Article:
Wilmot: Testing sprinkler systems will provide peace of mind
With winter fast-approaching, it’s a good time to consider the significant role drains have on sprinkler systems.
I’m not talking about drains installed in floors for the control of spillage, but rather the importance tool drains serve in testing your sprinkler system’s performance and reliability.
For those of you who have systems subjected to freezing, is your system prepared for this season’s cold front? NFPA 25: Standard for the Inspection Testing and Maintenance of Water-Based Fire Protection Systems, provides requirements for three types of drains. Section 126.96.36.199 of the 2017 edition of NFPA 25 defines the term “main drain” as the primary drain connection located on the system riser. A “sectional drain” is defined in the next section as a drain located beyond a sectional control valve that drains only to a portion of the system. NFPA 14: Standard for the Installation of Standpipe and Hose Systems, defines an “auxiliary drain” as a drain connection installed to permit draining water from a trapped section of pipe.
The purpose of drains on fire-sprinkler systems is to drain the system to facilitate system maintenance, and in the event of a fire, drain the system to replace the sprinklers that activated. When systems are taken out of service, properly sized and arranged drains assist in minimizing the amount of time a system is out of service.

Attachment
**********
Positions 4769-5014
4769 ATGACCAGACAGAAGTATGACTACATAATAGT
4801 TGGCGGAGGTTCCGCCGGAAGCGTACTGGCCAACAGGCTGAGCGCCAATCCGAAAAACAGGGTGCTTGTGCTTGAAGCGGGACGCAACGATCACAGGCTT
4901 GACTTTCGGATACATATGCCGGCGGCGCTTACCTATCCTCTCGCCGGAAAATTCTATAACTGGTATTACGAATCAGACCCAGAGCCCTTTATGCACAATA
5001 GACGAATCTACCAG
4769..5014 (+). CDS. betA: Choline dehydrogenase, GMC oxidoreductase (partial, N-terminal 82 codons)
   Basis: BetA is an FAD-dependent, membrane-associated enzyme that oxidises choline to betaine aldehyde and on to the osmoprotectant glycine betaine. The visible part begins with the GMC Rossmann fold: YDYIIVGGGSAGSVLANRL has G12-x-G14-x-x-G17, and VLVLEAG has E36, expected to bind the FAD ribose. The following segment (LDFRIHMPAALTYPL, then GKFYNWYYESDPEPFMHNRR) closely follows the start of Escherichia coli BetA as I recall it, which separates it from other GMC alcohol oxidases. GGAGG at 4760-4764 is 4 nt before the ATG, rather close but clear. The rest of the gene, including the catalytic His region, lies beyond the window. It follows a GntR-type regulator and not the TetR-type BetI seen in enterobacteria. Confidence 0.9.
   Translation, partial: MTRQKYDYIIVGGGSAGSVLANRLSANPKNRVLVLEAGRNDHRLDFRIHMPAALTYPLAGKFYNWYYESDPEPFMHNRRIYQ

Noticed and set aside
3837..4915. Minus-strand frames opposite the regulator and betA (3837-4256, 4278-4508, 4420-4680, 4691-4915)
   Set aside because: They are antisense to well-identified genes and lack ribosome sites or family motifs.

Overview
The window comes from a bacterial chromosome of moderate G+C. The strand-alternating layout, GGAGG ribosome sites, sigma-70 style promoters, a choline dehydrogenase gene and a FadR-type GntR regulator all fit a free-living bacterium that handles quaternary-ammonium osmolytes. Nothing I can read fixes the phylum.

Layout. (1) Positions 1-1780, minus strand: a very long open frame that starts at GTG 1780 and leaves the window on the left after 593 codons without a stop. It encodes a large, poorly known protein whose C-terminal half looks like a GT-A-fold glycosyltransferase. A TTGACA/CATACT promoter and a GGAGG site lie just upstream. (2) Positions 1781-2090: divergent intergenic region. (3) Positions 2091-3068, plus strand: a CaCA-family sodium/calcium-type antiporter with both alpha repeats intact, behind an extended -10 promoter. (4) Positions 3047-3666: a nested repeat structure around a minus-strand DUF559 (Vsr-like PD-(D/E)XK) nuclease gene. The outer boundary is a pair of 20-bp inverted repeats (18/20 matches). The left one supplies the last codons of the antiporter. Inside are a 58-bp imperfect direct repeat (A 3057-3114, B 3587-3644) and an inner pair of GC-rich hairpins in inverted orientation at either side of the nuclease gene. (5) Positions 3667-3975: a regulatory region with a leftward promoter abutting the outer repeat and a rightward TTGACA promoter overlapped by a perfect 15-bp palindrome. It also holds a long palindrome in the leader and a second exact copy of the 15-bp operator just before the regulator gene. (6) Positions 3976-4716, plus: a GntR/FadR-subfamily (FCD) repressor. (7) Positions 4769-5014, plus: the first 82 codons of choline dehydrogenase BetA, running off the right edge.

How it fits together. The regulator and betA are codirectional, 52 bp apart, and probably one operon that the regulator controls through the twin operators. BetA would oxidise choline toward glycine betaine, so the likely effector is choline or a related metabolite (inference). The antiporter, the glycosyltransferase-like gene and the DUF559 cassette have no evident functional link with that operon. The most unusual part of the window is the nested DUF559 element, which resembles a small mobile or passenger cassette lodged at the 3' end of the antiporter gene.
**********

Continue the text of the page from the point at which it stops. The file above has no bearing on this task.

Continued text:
The purpose of a main drain is to provide a test connection to verify water-supply valves are open and to reveal any changes in the condition of the water supply by comparing results to those of previous tests. This means a main drain test is required as part of the system-acceptance testing. This establishes baseline data for the water supply against which future tests can be compared.
A common misconception is that a main drain test connection is a sufficient means for conducting a flow test. In accordance with NFPA 13: Standard for the Installation of Sprinkler Systems, main drain connections generally are not sufficient for conducting the flow test because main drains have not been sized to accommodate system flow.
Figure A.188.8.131.52(b) of NFPA 13. In accordance with Section 13.2.5 of NFPA 25, a main drain test is required to be conducted annually for each water supply lead-in to a building water-based fire-protection system.